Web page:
6 Nations From muddy mayhem to perfect pitch – the story of rugby down the years

We’re kicking off the 2018 Rugby Union Six Nations Championship with an affectionate look at the game’s colourful history …

Mountfield 6 nations rugby
Image by Ben Hershey (Unsplash)

Remember when rugby matches used to be played on muddy quagmires? When, by the end of the game, there was hardly a blade of grass still to be seen and all the players would leave the pitch caked in mud?

How things have changed. In December 2017, the French club side Racing 92 inaugurated its new indoor stadium which has an artificial pitch and a permanently closed roof. No chance of rain or mud here!

It’s just the latest development in a sport that, like so many other things, appears have been started by the Romans 2,000 ago, when they played a game called harpastum.

A rugby-type game was later documented in France and Britain, where players were at times guilty of over-exuberance.  In England, the game was blamed for causing injuries and even death! Laws were passed in medieval and Tudor times, banning the “devilish” and ‘beastlie’ game, which often involved hundreds of men from neighbouring communities.

The game became somewhat more refined in the 1800s, although there was still no rugby pitch to speak of – it was usually a case of two teams of indeterminate numbers doing battle in fields. The most famous fields were in Rugby.

Rugby School in Warwickshire had moved to its new site in 1749. It was a large plot, with three rough fields for sporting activities. It was on these fields that the game was to undergo its biggest change in 1823. At this time, teams could have as many as 200 players and the ‘try line’ at Rugby was a tree. Teams had to reach their opponents’ line (or tree) to have the chance to ‘try’ to kick a goal – again, this would involve the tree. If they successfully dropped the goal, they would earn a point.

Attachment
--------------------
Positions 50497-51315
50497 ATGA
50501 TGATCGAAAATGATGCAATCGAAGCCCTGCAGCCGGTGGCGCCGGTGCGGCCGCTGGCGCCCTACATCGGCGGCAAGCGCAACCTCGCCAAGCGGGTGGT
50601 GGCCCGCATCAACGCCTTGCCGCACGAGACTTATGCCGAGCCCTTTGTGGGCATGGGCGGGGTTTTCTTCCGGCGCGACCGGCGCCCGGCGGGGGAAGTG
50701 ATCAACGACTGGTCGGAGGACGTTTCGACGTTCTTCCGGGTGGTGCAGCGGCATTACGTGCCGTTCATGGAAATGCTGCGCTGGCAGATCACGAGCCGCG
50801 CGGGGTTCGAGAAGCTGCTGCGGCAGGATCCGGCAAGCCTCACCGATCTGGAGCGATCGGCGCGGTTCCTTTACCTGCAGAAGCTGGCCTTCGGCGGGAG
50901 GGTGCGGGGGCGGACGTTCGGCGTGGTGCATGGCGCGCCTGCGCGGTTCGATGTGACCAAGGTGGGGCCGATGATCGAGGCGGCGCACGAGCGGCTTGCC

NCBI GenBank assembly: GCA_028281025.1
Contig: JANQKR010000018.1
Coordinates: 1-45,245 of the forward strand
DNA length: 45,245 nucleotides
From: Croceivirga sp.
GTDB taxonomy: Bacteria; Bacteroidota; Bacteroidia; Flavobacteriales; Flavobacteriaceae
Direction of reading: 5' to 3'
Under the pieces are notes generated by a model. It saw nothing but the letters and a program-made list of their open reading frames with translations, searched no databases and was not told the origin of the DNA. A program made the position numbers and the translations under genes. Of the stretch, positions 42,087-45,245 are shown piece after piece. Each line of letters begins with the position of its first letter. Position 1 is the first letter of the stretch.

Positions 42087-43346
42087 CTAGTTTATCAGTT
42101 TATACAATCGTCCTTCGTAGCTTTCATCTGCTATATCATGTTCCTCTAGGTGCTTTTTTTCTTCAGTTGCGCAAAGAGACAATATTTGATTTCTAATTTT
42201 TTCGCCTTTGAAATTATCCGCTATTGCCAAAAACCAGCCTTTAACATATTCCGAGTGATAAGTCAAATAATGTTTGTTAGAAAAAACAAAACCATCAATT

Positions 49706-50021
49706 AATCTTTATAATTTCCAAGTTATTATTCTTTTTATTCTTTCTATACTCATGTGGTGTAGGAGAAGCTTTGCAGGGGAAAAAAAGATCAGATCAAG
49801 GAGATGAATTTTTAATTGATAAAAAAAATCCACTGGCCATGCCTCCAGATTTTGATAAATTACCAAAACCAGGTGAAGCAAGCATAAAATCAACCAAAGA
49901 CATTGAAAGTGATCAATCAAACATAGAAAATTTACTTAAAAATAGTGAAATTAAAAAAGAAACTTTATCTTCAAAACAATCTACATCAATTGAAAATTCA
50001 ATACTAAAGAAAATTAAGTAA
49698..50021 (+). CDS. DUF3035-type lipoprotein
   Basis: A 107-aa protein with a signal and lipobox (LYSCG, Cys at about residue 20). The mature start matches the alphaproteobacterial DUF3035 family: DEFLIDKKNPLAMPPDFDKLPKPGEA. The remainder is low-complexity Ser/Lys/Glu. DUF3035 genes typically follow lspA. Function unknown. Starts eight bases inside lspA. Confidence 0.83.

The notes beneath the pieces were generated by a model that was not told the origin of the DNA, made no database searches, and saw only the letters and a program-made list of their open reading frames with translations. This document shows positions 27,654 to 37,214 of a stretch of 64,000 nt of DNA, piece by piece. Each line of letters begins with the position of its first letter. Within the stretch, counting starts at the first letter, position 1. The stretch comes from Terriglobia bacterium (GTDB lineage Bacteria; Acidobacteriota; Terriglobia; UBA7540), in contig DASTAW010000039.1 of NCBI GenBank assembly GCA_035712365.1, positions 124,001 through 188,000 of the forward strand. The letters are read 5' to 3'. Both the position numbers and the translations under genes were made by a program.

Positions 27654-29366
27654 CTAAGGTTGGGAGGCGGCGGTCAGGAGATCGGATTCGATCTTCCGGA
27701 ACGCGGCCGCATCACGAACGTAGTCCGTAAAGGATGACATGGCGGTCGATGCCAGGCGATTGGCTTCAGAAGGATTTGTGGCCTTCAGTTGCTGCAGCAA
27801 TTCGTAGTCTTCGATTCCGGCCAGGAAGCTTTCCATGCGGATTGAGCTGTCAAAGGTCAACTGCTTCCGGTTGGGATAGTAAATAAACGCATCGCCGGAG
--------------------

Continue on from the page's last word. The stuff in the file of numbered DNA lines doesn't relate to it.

Unsurprisingly, games could last for days without a point being scored!

Having so many players on the other side made reaching the line difficult. As did the rule which said that players were not allowed to carry the ball. They could kick the ball, like football, but carrying the ball was a complete no-no.

Not exactly a winning spectator sport. No wonder local lad William Webb Ellis decided to shake things up a bit in 1823 by collecting the ball and running with it. Sometimes rules are there to be broken. It became an accepted part of the game and was written into the laws in the 1840s.

In other major changes, the round ball became oval, rugby split into two – Union (15 players) and League (13) – and the rule-makers agreed the game would benefit from more points being awarded.

As for the Six Nations Championship, this grew from the Home Nations, first staged in 1883, to the Five Nations with the addition of France, and finally, in 2000, to its current format with Italy becoming the 6th team.

Which seems like a perfect full circle, given that the Romans probably gave us the game in the first place!